Now Featuring … That the Toilet!

We hide the bathroom behind counters, half-walls and privacy glass, and even close it up at a tiny little space all its own. When we can not hide it, we attempt to disguise it beneath fluffy pink seat and tank covers — ugh!

However, what if we took another approach and attribute it rather? Plunking a candle at the surface of the tank and slapping a tiny picture of seashells over it just will not cut it. I am speaking about carrying through precisely the same flair for design which you employ to the rest of your toilet. Listed below are 19 beautifully designed spaces for the bathroom.

Pepe Calderin Design- Modern Interior Design

When choosing where to place a stunning tile mosaic, why don’t you think about the wall from the bathroom? This ultracontemporary and minimalist bathroom style is the perfect foil to the exuberant dance of colors in the mosaic.

orit galili

The bold, red tile behind this modern wall-mounted bathroom takes attention to this area and generates artistic interest. So often, a toilet has beautiful tile around the dressing table and shower, but it completely fizzles from the bathroom area. However, this designer transported the subject all the way through this toilet, end up with a complete and balanced look.

HRD mimarlık

Employing accent tile and a minimalist wall-mounted toilet is a terrific way to create a feature instead of an eyesore.

Tip: Square toilets are no issue for some and very uncomfortable for many others. I find it is not the right front edge that’s the issue. In the end, we sit on dining seats with a front edge all the time. Instead, I think it is how sharp the corner over the edge is. So, if you’re considering one of them, for the love of Pete put on some shorts and sit before you buy it!

Barker O’Donoghue Master Builders

Toilets come in all shapes and styles, so select one which matches your space. This tall, slim one is great for its tall, slim niche.

A box-shape wall-mounted bathroom looks similar to a minibench compared to a bathroom. The feel of the tile on the accent wall is a real attention grabber, and niches over the bathroom in exactly the same width tie it into as part of the plan element.

Elad Gonen

The accent tile heads across the ground and wraps up the wall for a solid architectural look. I believe the smooth, round shape of the bathroom is a nice contrast to the straight lines in the rest of the bathroom. The bathroom is based at the most powerful design element inside the room.

Laura Burton Interiors

Wall-mounted toilets are not the only ones which work nicely as a design component. This model sits on the ground, but its simple cylindrical shape gives it the look of a stool. This bathroom does have a market solely for the bathroom, but the style of the bathroom and the pretty mirror elevate it to the status of a throne room. Sorry, could not resist the pun.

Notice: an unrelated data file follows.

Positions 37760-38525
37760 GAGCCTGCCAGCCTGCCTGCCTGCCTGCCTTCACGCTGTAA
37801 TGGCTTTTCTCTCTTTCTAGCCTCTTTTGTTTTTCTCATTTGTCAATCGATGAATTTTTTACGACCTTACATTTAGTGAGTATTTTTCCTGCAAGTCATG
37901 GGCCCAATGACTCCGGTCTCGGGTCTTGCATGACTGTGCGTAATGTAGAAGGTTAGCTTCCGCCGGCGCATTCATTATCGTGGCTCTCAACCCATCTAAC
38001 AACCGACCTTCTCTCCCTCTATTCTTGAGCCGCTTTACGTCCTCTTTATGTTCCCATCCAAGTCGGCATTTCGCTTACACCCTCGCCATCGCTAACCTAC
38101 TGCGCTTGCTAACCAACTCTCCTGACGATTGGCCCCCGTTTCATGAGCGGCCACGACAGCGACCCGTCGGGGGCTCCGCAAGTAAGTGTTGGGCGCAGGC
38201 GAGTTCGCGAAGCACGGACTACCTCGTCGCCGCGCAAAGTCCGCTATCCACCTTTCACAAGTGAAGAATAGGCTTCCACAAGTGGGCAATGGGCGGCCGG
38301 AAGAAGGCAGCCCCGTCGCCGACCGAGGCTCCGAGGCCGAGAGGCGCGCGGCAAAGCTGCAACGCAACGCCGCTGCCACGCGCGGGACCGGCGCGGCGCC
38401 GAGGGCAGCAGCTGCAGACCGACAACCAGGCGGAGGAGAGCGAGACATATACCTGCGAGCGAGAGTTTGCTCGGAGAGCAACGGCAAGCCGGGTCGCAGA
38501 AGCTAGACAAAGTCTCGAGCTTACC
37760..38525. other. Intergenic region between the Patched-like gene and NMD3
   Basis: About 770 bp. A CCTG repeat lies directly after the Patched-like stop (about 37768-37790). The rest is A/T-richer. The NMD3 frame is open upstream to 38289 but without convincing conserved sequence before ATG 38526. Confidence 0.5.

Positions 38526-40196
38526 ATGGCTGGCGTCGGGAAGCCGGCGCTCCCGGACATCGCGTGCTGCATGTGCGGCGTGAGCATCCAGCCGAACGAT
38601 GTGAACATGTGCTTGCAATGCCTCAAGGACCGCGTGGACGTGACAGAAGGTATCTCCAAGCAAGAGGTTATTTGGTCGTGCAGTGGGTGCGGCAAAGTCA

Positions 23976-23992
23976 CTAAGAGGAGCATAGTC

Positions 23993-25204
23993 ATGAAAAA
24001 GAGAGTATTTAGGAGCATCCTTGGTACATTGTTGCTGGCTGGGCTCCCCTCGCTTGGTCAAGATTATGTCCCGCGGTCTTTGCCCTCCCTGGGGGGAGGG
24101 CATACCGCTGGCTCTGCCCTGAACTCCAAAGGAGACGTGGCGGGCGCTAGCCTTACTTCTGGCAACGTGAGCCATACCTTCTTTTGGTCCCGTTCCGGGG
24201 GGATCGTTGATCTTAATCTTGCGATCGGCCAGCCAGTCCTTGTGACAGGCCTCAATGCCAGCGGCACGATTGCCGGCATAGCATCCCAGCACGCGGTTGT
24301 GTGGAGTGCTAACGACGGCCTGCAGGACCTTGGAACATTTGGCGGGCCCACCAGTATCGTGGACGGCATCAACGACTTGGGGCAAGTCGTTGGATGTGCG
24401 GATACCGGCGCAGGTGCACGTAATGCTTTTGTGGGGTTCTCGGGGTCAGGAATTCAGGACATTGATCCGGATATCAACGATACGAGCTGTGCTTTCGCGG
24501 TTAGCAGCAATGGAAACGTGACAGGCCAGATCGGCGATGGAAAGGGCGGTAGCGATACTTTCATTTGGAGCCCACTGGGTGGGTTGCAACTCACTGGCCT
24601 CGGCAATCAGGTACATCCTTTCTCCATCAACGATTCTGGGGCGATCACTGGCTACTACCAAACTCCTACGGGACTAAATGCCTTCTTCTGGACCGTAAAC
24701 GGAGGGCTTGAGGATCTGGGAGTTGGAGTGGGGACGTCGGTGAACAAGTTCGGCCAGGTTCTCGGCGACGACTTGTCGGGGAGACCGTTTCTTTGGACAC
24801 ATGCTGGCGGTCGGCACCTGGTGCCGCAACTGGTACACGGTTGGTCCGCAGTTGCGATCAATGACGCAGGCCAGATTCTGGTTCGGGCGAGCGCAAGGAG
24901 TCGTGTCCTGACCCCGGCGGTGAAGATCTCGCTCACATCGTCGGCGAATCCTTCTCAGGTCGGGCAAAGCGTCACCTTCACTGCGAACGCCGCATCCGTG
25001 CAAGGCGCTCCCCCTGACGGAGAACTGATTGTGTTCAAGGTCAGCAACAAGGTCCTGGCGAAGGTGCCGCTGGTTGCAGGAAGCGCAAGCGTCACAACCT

HERMOGENO DESIGNS

Another bathroom market is treated to a beautiful accent wall at the back and a pendant lamp over. Adding some nice art makes a pleasant environment. And why don’t you? You may be here for a while.

Andre Couture Coloriste Decorateur

I really like that the designer chosen an attractively curved one-piece bathroom like the form of the base sink. The strong lines of the shelf holding the stunning botanical structure match the expression of the mirror frame. It is a really integrated design.

Savio & Rupa Interior Concepts (Bangalore)

In this spacious wet-room-style toilet, the custom made tile behind the bathroom produces a strong focal point for the space.

Mark English Architects, AIA

This whole bathroom is gorgeous! See several views of it. However, I feel the designer pulled all the stops from the area inhabited by the wall-mounted toilet and bidet. This live-edge wood floor meeting up with all the tile is so beautiful, I can barely take my eyes from it.

Kirsten Marie Inc, KMI

In this space, notice how the base of the bathroom and the cap of the tank seem very much like the molding inside the room. This traditional style is ideal for this bathroom’s décor. The wall market with decorative accents and an orchid make a beautiful sight.

Melissa Miranda Interior Design

And also this squared-off tank works nicely with the squared form of the integrated sink and counter tops. It is also quite modern, just appropriate for the style of this toilet.

Chronicle Books

The golden colour of the exposed plumbing on this bathroom is ideal for the conventional style of the decorative metalwork on the wall and other accents in the room.

LGS Designs,llc.

I just can not envision a much better choice for the style and colour of this toilet when it’s paired with this stunning rock pedestal sink.

Tracy Stone AIA

This gleaming stainless bathroom is a real standout from the timber walls and flooring.